British Conservative weekly praises Hitler’s Wehrmacht


This 2011 video says about itself:

War crimes of the WehrmachtHannes Heer

Winner of the prestigious peace award at the Film festival of the independent film in Osnabrück Germany, this documentary investigates the historically very sensitive Nazi raid in the Dutch village of Putten in 1944 that left 700 villagers dead and murdered. After WWII only two of the 1000 involved German soldiers of the infamous second pantzer division had been trialed or convicted. Even today German bureaucracy denies that severe war crimes had taken place in Putten. On the threshold of oblivion investigates the whereabouts of some of the absolved perpetrators and director Ton Verheul tries to interview them.

During Hitler’s 1940-1945 occupation of the Netherlands, German military vehicles rode in the Netherlands. They had signs WH (Wehrmacht Heer=army), WL (Wehrmacht Luftwaffe=air force) or WM (Wehrmacht Marine=navy). Dutch people who did not like the occupation interpreted the abbreviations as WH=Wij Halen (we steal); WL=Wij Liegen (we lie) and WM=Wij Moorden=we murder.

From the Jewish Telegraph Agency:

British Columnist Calls Nazi Troops The Heroes Of D-Day

17 May 2018

A far-right race baiter who works as a columnist for a respected weekly British current affairs magazine

The JTA aricle does not name the magazine. It is The Spectator, closely connected to the governing British Conservative Party.

wrote a piece sympathizing with the Wehrmacht, the unified armed forces of Nazi Germany.

In the column by Taki Theodoracopulos, a Greek writer who lives in London and New York, the author asks readers to feel sorry for the 76,000 Germans, reserve troops who had “not trained in combat,” as they fought against 150,000 British, American and Canadian troops on Normandy Beach on D-Day.

“It might sound strange me writing … from a German perspective, but fair’s fair. I asked my companions which side they’d choose, and all of them agreed that the attacking forces had a better chance of survival than the defenders”, he wrote.

Taki runs his own website publication, Taki’s Magazine, described as a libertarian

‘Libertarian’ used to mean exclusively ‘anarchist’; until the term was stolen by right-wingers who want ‘liberty’ only for the 1% richest people.

webzine of “politics and culture” but which often dabbles in sympathy for the far right. In 1998 he accused Jews of “trafficking in the Holcoaust”, saying their “constant harping on about the Germans seems to be motivated by profit.”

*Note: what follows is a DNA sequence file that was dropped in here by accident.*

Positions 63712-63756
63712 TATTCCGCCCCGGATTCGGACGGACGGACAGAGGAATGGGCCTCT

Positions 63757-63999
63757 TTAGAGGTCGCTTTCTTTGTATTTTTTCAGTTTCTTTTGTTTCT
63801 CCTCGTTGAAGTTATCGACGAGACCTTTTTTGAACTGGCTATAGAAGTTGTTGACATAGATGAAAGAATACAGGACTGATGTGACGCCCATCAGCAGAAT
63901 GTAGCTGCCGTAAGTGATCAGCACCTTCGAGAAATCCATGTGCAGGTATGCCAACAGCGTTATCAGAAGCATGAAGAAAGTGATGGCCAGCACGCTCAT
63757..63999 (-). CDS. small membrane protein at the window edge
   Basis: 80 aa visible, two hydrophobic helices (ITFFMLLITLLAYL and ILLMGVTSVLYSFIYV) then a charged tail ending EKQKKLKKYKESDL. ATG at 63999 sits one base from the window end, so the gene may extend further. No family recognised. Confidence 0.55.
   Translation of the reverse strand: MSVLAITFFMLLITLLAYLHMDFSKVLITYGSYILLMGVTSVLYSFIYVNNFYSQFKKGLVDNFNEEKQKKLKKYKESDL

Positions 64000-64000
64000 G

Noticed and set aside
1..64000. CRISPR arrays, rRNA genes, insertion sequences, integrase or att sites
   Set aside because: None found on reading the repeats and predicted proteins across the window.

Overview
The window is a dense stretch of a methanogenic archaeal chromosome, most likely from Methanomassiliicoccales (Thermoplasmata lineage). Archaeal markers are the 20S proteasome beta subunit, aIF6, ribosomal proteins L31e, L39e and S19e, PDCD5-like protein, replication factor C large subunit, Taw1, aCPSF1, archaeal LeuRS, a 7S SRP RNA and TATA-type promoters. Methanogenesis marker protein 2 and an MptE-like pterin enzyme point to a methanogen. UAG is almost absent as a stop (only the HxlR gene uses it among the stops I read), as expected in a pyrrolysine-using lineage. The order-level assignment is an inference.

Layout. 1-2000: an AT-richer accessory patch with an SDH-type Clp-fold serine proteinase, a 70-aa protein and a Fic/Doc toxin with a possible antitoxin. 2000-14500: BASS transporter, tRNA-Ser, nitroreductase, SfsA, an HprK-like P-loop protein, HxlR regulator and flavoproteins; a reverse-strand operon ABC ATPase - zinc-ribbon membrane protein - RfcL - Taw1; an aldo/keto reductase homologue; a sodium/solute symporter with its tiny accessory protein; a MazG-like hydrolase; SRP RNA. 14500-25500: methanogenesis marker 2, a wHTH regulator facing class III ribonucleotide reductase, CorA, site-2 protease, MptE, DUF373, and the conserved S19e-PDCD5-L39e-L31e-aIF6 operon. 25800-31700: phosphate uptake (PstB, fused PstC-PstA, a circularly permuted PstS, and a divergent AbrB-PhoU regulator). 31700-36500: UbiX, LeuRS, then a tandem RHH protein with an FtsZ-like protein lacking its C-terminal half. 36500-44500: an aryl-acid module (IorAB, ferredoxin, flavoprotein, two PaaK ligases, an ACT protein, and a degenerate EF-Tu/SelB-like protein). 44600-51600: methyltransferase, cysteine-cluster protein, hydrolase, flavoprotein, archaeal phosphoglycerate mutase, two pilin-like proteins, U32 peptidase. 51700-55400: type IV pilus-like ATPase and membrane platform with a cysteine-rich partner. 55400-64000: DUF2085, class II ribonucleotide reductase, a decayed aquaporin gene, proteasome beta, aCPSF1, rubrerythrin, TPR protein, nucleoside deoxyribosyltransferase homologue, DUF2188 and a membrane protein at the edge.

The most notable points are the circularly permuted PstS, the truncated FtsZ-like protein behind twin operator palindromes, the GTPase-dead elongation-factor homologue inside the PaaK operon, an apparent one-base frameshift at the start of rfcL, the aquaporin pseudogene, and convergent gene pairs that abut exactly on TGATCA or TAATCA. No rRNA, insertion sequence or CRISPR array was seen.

The headline over his D-Day article changed during the day. The first headline read: “In praise of Wehrmacht: The real story of D-Day is the heroism of the German soldiers who were vastly outnumbered but fought nobly and to the death.”

World War I, May 1918


This video about Scotland says about itself:

Striking workers in Glasgow circa 1918. Archive film 99413

World War One billboard poster of Kitchener pointing – “Your Country Needs YOU”. Soldiers marching past the generals during an inspection. Newly-signed up soldiers board trains heading for the frontline, waved off by their wives and children. Women workers in good spirits heading for the factory. Inside the factory where women are doing carpentry. Women at work on the railways and munitions plants. Lloyd George inspects the munitions works and talks to the women there. Lloyd George and Arthur Henderson. Demonstrations or strikes near end of World War One on the homefront in Glasgow, Scotland. Bagpipers lead the victorious soldiers through streets.

By John Ellison in Britain:

Thursday, May 17, 2018

Looking back a century to May 1918

ON MAY 1 1918 Glasgow experienced a massive May Day demonstration. For those taking part, it demonstrated that “patriotic” support for the war (with hundreds of thousands of casualties suffered since the German advance on the Western front had begun on March 21), ceased to be an argument on the table.

Some 90,000 people came on to the streets, bound for Glasgow Green. Speakers from 20 platforms were then heard. The British Socialist Party’s The Call soon afterwards commented: “It was quite plain to all that that great assembly of workers were out for Peace and the overthrow of Capitalism.” There were many shouts for the release of leading socialist agitator John Maclean, then in Duke Street prison, awaiting trial on May 9.

The first of May was also the day of the appeals heard in the London Inner Sessions at Clerkenwell by philosopher Bertrand Russell and peace campaigner and socialist Joan Beauchamp against their February sentences for encouraging “disaffection” in the Tribunal, the organ of the No Conscription Fellowship (NCF).

Russell’s sentence of six months in the “second division” was now upgraded to the privileged regime of the first, while Joan Beauchamp, previously given a fine or three months in prison, now received one month’s jail, having refused to pay the fine. Russell’s sentence was adjusted in the light of his being “a man of great distinction”, unlike, the judicial thinking may have run, the usual riff-raff of anti-conscriptionists.

London’s May Day meeting, unlike Glasgow’s, was to be on Sunday May 5, but was abruptly prohibited by the Home Office.